Architecture Students Trying to Preserve History

Barnsworth House rendering

A group of students from the Illinois Institute of Technology are putting their education to work in the real world. They’ve taken up a project to build exhibit space at  Ludwig Mies van der Rohe’s Farnsworth House (14520 River Road, Plano), about 60 miles west of Chicago.

Farnsworth House (if you haven’t heard of it, just pick up a Chicago Tribune, it’s in there pretty much every day) is a one-room weekend house built in the late 1940’s out in Plano.  Some people think it’s a masterpiece.  Others think it looks like a warehouse.

Either way, the house was flooded by Hurricane Ike in 2008.  Most of the pieces of furniture were saved by elevating them above the flooding Fox River.  But some pieces, like a large wardrobe, were simply too large to move.  And in the case of another flood, would still be too big to move.  The solution from the IIT students is an external exhibition space called “Barnsworth House” which can house the wardrobe and other artifacts out near the visitors’ center.

So far, the building has been designed, and the permitting process has been started, but the project still needs money to be completed.  To that end, a Kickstarter page has been put together to take donations for the project.

You can read the students’ complete press release below, and you can visit the projects’s web site to see lots of pictures.

Barnsworth House rendering


Frank Flury’s Design-Build Studio Seeks Fund-Raising to Build at Historic Site

On September 14, 2008 rain poured down on the Fox River valley in Plano, IL, causing the river to spill its banks and flood Mies van der Rohe’s Farnsworth House. The flood damaged the house and the furniture within, specifically a large wardrobe that was added to the house at the request of Mies’s client Edith Farnsworth. Unlike the other, smaller pieces of furniture in the house, the 12’ x 6’ x 2’ wardrobe is too large to be removed from the house in case of another flood. With the existing visitor center not able to accommodate this large piece of furniture a need exists for additional exhibition space to temporarily display this historic piece of furniture until a mitigation plan can be implemented that offers permanent protection for the house and its contents. Whitney French, director of the Farnsworth House sought the help of a design-build professor at Mies’s own Illinois Institute of Technology. Professor Frank Flury has led many successful design-build studios at IIT including the recent AIA award-winning Field Chapel in Boedigheim, Germany. Professor Flury presented the project to his students and over the past two semesters the team has designed an adaptable exhibition space that solves the Farnsworth House’s need to display the wardrobe and can also be used for events such as lectures and exhibitions.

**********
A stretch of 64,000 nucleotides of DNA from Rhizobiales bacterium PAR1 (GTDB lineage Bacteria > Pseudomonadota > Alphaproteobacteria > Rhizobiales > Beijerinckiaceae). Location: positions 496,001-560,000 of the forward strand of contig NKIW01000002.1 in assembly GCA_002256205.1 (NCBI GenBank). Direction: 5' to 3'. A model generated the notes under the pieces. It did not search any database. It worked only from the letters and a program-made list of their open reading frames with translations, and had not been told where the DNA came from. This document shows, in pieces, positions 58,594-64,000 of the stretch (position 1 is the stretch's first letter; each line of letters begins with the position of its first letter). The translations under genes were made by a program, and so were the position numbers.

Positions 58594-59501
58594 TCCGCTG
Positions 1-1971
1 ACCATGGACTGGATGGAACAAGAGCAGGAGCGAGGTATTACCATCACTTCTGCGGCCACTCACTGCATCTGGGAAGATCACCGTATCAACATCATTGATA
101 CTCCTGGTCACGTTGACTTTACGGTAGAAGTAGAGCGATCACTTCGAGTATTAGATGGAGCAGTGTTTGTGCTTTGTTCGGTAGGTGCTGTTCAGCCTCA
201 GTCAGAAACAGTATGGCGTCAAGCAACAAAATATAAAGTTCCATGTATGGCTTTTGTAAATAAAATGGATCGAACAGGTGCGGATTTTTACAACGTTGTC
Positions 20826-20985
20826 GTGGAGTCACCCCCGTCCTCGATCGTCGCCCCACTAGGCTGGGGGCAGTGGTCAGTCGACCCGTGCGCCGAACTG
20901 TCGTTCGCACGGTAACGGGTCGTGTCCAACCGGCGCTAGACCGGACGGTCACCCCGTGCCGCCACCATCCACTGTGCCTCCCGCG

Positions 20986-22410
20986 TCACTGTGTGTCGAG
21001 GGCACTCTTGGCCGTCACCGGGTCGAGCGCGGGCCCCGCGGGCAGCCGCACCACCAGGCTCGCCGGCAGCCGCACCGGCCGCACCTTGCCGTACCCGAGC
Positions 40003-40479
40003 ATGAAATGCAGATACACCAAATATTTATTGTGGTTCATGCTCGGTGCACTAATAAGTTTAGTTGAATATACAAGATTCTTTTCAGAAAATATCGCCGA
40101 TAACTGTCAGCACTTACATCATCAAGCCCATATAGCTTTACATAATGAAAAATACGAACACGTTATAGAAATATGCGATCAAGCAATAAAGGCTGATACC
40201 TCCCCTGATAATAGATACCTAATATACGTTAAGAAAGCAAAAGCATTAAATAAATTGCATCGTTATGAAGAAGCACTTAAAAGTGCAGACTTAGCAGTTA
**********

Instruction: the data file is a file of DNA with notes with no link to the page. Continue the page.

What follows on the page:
Early concepts for the design were rectilinear and simple, drawing on the Farnsworth House for their inspiration. After many iterations, critiques from their professor, and advice from practicing architects and engineers, the team decided it would be more appropriate to design in the local vernacular, something more similar to the farm buildings that are scattered over the landscape. Since the new exhibition space is situated about a half-mile form the Farnsworth House, adjacent to the visitor center and visible from the road, a farm building seemed appropriate. Another problem the design team looked to solve was how to provide handicap accessibility to the Farnsworth House. In the end the studio designed a contemporary round barn with a new gently sloping path circling the “Barnsworth” on its way to the Farnsworth House. The design is simple and compact; the round floor plan creates a natural exhibition space. The interior walls are segmented while the exterior walls feature vertical board and batten siding to create a continuous curve. The walls are free from openings providing extensive display space while a simple and elegant lantern sits atop the space to allow the penetration of natural light.

Permit drawings have been submitted for review and now the team is seeking in-kind donations of construction material and equipment as well as monetary donations. For the monetary donations the Barnsworth Studio has set up a kickstarter page.

Author: Editor

Editor founded the Chicago Architecture Blog in 2003, after a long career in journalism. He can be reached at

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